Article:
People behind programmes: Lewis Rudd
From 1972, Lewis Rudd, Controller of Children’s Programmes at Thames, takes us through his department’s achievements and plans
“I FIND THAT CHILDREN DECIDE WHAT PROGRAMMES ARE SUITABLE FOR THEM RATHER BETTER THAN THEIR PARENTS.”
Lewis Rudd, Controller of Children’s Programmes
Ace of Wands, Children’s Documentaries – My Brother David and Breaking the Silence, Cliff’s Kids, Do Not Adjust Your Set, Elephant’s Eggs in a Rhubarb Tree, Full House, Happy House, The Incredible Adventures of Professor Branestawm, Larry the Lamb, Magpie (twice weekly). Once Upon a Time, The Paper Bag Players, Pardon My Genie, Rainbow, Sexton Blake, The Sooty Show, Smith, The Tomorrow People, Tottering Towers, Wreckers at Deadeye, Zingalong.
Lewis Rudd, Thames Television’s Controller of Children’s Programmes, came into Independent Television straight from Oxford, where he edited Isis. He began to specialise in children’s programmes in 1966, and in 1968 his production ‘Do Not Adjust Your Set’ was awarded the Prix Jeunesse. Father of two boys and a girl, he is Chairman of the ITV Network Children’s Sub-Committee. (After this was written, ‘My Brother David’ won this year’s Prix Jeunesse UNICEF award.)
Why have a separate children’s department at all? Is it because we treat children as a different race, to be talked to in a special language? After all, our programmes for children include drama, information, comedy: so why not have the programmes produced by Thames’ drama, features and light entertainment departments? One good reason for having a separate department is the sheer volume of children’s programmes we produce. Something like half the children’s programmes made by ITV come from Thames. But it is not the volume of production that is most important.
Making television programmes for children can be pretty awe-inspiring. They are a very perceptive and very enthusiastic audience. And just because of this, television can have an enormous influence on them. Yet although a great deal of research has been done on this influence, nobody quite knows what the effect of any one programme or sequence will be on different individual children. So we feel it helps if there are people responsible for all Thames’ children’s productions, working together on a range of programmes, gaining experience of their effect all the time, and putting this experience to good use.
It isn’t easy to lay down rules about what will be beneficial and what will be harmful to a child, and with a separate department we have less need to do so. All the people in my department are concerned about the effect of the programmes they make, and are constantly aware of the caution with which they have to work. There is sometimes violence, for example, in our drama programmes. But it is not portrayed as the right way to solve problems, and we aim to make it neither terrifying on the one hand nor glamorised on the other. But, without being irresponsible about it, I find that children decide what programmes are suitable for them rather better than their parents. For example my four-year-old son finds our Ace of Wands series, which is exciting and sometimes a little bit scary, far too complicated to follow. So he doesn’t bother to watch, whereas by seven a child can both understand the story and is also old enough to take pleasure in the excitement and scariness.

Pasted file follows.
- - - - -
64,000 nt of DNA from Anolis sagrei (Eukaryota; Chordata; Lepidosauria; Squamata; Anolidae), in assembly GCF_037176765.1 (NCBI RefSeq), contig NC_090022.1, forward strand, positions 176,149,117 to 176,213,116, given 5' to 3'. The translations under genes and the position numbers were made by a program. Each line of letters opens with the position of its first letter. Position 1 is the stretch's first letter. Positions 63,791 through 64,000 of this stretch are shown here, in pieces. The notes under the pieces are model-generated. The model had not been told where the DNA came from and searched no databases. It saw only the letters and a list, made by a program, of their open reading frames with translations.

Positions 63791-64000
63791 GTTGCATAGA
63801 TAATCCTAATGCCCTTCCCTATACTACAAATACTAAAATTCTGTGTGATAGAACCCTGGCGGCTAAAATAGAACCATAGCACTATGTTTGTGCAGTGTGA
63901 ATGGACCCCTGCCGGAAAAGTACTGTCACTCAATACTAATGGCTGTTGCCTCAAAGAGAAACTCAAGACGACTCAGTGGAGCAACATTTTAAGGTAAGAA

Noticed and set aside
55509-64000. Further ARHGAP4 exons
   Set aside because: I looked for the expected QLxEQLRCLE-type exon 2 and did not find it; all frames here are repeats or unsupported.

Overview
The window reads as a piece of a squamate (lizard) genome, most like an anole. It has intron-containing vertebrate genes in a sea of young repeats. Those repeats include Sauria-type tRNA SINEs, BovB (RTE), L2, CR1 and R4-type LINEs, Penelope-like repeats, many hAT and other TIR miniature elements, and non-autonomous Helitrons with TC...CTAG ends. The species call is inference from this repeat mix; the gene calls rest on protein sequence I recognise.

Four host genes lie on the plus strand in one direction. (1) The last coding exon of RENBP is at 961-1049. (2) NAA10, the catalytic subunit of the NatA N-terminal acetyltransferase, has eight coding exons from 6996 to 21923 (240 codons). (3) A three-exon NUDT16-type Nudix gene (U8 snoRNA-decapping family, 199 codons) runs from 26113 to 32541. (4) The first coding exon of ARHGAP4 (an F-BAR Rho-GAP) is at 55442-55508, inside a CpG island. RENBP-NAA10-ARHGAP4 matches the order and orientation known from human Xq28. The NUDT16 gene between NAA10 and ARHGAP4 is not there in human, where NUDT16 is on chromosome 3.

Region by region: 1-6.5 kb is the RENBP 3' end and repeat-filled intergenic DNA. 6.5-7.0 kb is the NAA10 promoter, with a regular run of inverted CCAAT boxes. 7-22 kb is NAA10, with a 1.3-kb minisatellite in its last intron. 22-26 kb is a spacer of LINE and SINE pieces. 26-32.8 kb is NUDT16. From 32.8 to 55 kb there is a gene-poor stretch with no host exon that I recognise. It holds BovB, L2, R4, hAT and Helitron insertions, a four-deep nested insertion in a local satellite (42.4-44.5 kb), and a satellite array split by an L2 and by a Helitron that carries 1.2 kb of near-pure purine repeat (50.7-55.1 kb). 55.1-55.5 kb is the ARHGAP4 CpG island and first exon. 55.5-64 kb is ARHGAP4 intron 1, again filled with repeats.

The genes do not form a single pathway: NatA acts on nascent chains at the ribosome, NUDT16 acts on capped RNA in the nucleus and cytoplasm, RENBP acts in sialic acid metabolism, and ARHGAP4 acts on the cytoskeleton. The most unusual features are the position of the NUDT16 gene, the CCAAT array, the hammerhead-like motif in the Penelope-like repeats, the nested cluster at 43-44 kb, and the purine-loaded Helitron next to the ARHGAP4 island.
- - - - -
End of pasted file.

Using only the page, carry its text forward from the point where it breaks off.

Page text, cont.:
One important thing we have learned about making programmes appeal to a wide audience of children is that they demand that television is used as a pictorial medium. As most of our programmes are designed for school children who have spent the day studying, it is right that one of our aims is entertainment: through drama series like Wreckers at Deadeye and Ace of Wands, through programmes for younger children like The Sooty Show and Larry the Lamb (which we are transmitting in the Autumn), through quizzes and musical shows and comedy series. In all of these, visual inventiveness is most important. Our current series Pardon My Genie, a sort of modern version of Aladdin, has had its enormous visual comic possibilities realised in full, thanks to the enthusiastic co-operation of our technical staff. It isn’t surprising that more children are watching this programme than any other production on either channel.